The Canadian population of eastern mountain avens is located in the peatlands of Digby, Nova Scotia, and is one of only two global populations. Photo:  G. Tompkins

As the first buds appear on trees and new shoots emerge from the ground heralding the arrival of spring, it is important to reflect on the essential role of plants and the need for their conservation. Despite being often overlooked, plants provide food, medicine, and oxygen, and are vital for healthy ecosystems. However, many plant species in Canada are at risk of extinction due to habitat loss, climate change, and human activities.

According to the Committee on the Status of Endangered Wildlife in Canada (COSEWIC), over 200 plant species are at risk of extinction across the country, including iconic species such as the eastern prairie fringed orchid found in the tallgrass prairie ecosystems of Ontario, and the golden paintbrush, an endangered Garry Oak ecosystem plant found in BC. Many of the animal species that WPC works to save rely on these ecosystems. The loss of these plant species would not only be a tragedy for Canada’s biodiversity but would also have significant ecological impacts.

This year marks a significant milestone in WPC’s history as we are now supporting endangered plant conservation. The Canadian Species Initiative, a partnership between WPC and African Lion Safari, has been engaged by federal and provincial governments to facilitate conservation planning for one of the most endangered plants in Canada, eastern mountain avens (Geum peckii). This rare plant is only found in peatland habitats in Digby County, Nova Scotia, and high elevation rocky slopes of the White Mountains in New Hampshire.

Peatland in Digby County, Nova Scotia: one of only two global locations where the eastern mountain avens is found. Photo: J. Gaudet

Wetland habitats, such as the unique community of bog vegetation where eastern mountain avens grows in Canada, are rich in biodiversity and provide important ecosystem services. Sadly, the eastern mountain avens is threatened by climate change, shrub encroachment, expanding gull colonies, and water management, causing declines in many of the small, scattered populations in Nova Scotia.

Addressing the threats to eastern mountain avens is challenging, but fortunately, we have a few conservation tricks up our sleeves!

Eastern mountain avens, a member of the rose family that may seem unimpressive here, but it produces beautiful yellow flowers in the summer.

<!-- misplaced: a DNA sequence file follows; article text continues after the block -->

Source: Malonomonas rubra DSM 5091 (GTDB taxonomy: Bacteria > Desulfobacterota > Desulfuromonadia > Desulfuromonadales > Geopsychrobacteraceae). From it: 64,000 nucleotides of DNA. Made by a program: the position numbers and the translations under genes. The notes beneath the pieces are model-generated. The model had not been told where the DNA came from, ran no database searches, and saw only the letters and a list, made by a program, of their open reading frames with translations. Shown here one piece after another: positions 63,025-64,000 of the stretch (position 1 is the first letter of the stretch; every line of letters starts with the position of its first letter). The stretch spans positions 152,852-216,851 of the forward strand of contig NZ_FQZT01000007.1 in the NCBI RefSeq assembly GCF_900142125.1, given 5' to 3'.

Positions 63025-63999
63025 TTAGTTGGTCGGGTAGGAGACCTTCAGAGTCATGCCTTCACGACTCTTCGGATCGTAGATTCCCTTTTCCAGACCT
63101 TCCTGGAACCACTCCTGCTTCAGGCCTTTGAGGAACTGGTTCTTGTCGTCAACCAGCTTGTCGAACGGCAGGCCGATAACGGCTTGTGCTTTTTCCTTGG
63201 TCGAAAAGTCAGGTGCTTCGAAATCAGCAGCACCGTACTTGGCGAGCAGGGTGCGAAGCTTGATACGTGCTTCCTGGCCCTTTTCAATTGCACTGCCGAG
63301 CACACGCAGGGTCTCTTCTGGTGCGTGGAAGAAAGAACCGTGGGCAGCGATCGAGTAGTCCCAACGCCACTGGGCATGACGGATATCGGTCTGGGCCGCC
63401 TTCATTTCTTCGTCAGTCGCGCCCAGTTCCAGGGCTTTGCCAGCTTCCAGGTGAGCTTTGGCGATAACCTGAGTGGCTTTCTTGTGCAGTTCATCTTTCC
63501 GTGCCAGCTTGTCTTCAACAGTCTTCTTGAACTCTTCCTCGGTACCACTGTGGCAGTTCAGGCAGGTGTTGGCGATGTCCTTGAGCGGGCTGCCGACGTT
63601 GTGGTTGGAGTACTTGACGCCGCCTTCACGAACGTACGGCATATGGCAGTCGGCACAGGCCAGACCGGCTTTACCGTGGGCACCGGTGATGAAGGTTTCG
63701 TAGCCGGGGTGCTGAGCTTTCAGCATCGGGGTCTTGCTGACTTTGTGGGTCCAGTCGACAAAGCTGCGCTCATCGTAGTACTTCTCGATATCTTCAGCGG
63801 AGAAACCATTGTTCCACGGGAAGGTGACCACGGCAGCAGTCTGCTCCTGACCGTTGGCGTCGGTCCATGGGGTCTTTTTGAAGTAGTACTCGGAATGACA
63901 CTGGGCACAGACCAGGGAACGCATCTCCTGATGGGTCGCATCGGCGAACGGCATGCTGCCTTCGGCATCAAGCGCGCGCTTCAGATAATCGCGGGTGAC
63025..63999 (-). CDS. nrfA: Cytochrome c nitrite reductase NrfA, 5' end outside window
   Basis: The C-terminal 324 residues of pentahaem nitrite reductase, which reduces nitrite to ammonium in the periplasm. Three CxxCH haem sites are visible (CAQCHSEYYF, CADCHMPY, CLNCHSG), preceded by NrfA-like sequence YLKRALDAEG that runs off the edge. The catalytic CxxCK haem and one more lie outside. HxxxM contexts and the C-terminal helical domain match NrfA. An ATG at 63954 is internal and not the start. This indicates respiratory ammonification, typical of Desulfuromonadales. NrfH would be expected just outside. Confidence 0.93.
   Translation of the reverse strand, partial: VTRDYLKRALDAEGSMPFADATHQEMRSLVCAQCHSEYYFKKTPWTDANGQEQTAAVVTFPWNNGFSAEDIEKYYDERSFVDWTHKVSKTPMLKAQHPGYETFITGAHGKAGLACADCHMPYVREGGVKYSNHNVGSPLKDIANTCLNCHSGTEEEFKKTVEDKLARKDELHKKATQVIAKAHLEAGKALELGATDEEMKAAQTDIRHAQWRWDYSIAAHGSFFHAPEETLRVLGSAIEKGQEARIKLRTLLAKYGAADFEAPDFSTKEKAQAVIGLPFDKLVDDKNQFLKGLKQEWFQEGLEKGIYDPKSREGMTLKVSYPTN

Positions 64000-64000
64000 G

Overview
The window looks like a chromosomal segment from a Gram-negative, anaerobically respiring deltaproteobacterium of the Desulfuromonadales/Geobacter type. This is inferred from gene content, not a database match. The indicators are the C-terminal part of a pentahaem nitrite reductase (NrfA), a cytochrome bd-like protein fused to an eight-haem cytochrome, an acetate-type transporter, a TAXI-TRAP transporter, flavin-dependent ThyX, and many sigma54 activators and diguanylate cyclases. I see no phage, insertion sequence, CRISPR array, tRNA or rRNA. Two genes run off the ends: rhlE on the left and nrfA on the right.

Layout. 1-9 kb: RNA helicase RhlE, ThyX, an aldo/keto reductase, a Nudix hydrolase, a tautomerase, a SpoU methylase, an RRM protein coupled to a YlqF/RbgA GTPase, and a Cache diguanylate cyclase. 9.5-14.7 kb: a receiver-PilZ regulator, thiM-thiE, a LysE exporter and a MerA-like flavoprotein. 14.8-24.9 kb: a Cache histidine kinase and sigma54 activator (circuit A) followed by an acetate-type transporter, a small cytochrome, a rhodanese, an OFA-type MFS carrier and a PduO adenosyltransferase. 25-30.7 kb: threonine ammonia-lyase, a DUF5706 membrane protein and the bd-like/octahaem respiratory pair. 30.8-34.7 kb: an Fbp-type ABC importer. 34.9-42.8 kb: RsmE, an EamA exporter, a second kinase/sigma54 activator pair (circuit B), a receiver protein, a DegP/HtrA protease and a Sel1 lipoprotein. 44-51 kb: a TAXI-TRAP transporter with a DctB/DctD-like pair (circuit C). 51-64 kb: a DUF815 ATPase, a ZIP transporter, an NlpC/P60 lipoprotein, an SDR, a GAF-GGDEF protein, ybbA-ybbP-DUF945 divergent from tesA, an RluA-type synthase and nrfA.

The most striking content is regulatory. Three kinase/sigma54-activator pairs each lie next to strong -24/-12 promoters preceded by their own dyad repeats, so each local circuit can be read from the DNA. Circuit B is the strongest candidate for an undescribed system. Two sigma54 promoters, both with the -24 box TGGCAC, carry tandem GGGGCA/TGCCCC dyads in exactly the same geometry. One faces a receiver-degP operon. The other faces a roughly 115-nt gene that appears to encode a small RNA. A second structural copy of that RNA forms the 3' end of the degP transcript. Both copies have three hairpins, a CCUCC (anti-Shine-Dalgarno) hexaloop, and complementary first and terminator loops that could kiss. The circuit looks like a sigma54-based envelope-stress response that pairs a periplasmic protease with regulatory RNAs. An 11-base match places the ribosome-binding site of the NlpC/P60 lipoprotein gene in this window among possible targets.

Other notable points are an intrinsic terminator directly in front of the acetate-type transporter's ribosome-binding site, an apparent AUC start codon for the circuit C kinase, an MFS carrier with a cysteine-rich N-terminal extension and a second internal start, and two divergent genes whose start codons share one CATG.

Checking out the ex situ population of eastern mountain avens at the Acadia University botanical garden.

Ex situ conservation measures are one approach that can help support conservation and prevent extinction of endangered plant species. Ex situ conservation refers to the practice of managing species outside their natural habitat, in a stable environment where they can be protected from the threats they face in the wild. This can include the cultivation of plants in botanical gardens or storage of plant material in seed or tissue banks, or both, as is the case of eastern mountain avens.

Ex situ conservation programs, along with conservation efforts in the wild, can help directly address threats to endangered species or offset the effects of those threats, protect against species extinction in cases of ongoing threats, or even restore wild populations.

To determine how the eastern mountain avens ex situ population can best compliment wild conservation efforts like habitat restoration, population monitoring, and ecological research, the Canadian Species Initiative hosted the first-ever detailed assessment of ex situ conservation strategies for a plant species. Following a roadmap developed by the IUCN Conservation Planning Specialist Group, this assessment brought together a diverse group of species experts, including recovery team members and other interested parties, who reviewed current research and threats to eastern mountain avens, and evaluated ex situ conservation strategies to determine what is feasible and would have most significant impact.

The recommendations from the workshop will provide guidance to governments on the best strategies for eastern mountain avens recovery.

In the fight against biodiversity loss and climate change, plant conservation is a crucial issue in Canada requiring the collective efforts of governments, organizations, communities, and individuals. By working together and using proven conservation planning processes and tools, we can ensure that future generations can continue to benefit from Canada’s rich plant heritage.

Stephanie Winton, the Canadian Species Initiative Coordinator gives a travelogue presentation on her experience working on reptile conservation projects in Mauritius as the 31st Canada’s New Noah.

Stephanie Winton

Species Conservation Planning Coordinator– Canadian Species Initiative

tephanie was the 31st Canada’s New Noah and has stayed on with WPC to work with the Canadian Species Initiative to build capacity for species conservation planning in Canada. Stephanie has extensive experience working in conservation and research for species-at-risk risk reptiles, amphibians, mammals and birds in Western Canada.

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